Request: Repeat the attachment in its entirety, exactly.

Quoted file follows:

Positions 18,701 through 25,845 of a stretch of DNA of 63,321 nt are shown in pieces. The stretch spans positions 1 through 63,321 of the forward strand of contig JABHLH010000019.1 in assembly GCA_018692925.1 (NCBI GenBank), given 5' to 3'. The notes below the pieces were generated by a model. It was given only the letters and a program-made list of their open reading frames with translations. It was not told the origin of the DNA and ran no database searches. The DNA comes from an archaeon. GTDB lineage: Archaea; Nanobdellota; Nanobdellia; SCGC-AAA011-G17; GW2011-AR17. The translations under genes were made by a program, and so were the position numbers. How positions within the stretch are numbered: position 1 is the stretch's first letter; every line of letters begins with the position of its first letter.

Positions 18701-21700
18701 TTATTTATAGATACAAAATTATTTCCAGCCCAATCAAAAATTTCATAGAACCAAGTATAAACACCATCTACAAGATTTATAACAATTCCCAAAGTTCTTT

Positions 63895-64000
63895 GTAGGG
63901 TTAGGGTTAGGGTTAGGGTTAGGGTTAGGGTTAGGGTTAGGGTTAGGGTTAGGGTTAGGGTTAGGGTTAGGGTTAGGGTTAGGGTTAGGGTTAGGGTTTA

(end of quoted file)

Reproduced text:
Positions 18,701 through 25,845 of a stretch of DNA of 63,321 nt are shown in pieces. The stretch spans positions 1 through 63,321 of the forward strand of contig JABHLH010000019.1 in assembly GCA_018692925.1 (NCBI GenBank), given 5' to 3'. The notes below the pieces were generated by a model. It was given only the letters and a program-made list of their open reading frames with translations. It was not told the origin of the DNA and ran no database searches. The DNA comes from an archaeon. GTDB lineage: Archaea; Nanobdellota; Nanobdellia; SCGC-AAA011-G17; GW2011-AR17. The translations under genes were made by a program, and so were the position numbers. How positions within the stretch are numbered: position 1 is the stretch's first letter; every line of letters begins with the position of its first letter.

Positions 18701-21700
18701 TTATTTATAGATACAAAATTATTTCCAGCCCAATCAAAAATTTCATAGAACCAAGTATAAACACCATCTACAAGATTTATAACAATTCCCAAAGTTCTTT

Positions 63895-64000
63895 GTAGGG
63901 TTAGGGTTAGGGTTAGGGTTAGGGTTAGGGTTAGGGTTAGGGTTAGGGTTAGGGTTAGGGTTAGGGTTAGGGTTAGGGTTAGGGTTAGGGTTAGGGTTTA